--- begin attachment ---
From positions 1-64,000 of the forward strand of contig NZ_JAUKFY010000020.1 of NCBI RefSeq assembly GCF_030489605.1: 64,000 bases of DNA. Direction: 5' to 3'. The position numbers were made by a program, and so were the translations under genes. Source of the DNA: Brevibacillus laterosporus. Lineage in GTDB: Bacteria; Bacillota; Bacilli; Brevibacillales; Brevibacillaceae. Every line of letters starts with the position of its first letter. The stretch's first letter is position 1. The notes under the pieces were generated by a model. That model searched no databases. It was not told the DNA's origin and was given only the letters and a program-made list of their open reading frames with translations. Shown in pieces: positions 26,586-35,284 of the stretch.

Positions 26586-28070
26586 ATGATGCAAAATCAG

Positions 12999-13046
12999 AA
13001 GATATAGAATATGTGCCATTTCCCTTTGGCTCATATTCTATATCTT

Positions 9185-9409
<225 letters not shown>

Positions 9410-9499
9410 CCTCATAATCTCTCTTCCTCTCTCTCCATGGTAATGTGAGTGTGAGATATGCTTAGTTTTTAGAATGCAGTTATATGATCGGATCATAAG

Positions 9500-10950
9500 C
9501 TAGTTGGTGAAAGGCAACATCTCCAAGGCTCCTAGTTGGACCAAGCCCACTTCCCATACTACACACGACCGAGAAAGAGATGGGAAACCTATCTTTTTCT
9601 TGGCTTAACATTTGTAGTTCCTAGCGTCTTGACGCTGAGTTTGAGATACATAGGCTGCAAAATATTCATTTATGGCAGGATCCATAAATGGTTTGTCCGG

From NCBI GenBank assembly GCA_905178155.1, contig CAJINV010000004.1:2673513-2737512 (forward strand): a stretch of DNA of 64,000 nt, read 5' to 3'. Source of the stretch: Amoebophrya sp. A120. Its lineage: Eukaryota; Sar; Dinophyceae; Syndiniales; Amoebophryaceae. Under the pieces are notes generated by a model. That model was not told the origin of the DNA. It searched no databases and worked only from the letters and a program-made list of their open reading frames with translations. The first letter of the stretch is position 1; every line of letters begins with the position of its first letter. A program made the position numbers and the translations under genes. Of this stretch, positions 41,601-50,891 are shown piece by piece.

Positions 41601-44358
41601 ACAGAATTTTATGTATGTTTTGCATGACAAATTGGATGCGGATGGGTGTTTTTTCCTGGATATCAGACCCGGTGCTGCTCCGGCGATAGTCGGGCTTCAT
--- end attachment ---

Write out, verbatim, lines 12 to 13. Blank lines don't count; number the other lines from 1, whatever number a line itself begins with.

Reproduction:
9500 C
9501 TAGTTGGTGAAAGGCAACATCTCCAAGGCTCCTAGTTGGACCAAGCCCACTTCCCATACTACACACGACCGAGAAAGAGATGGGAAACCTATCTTTTTCT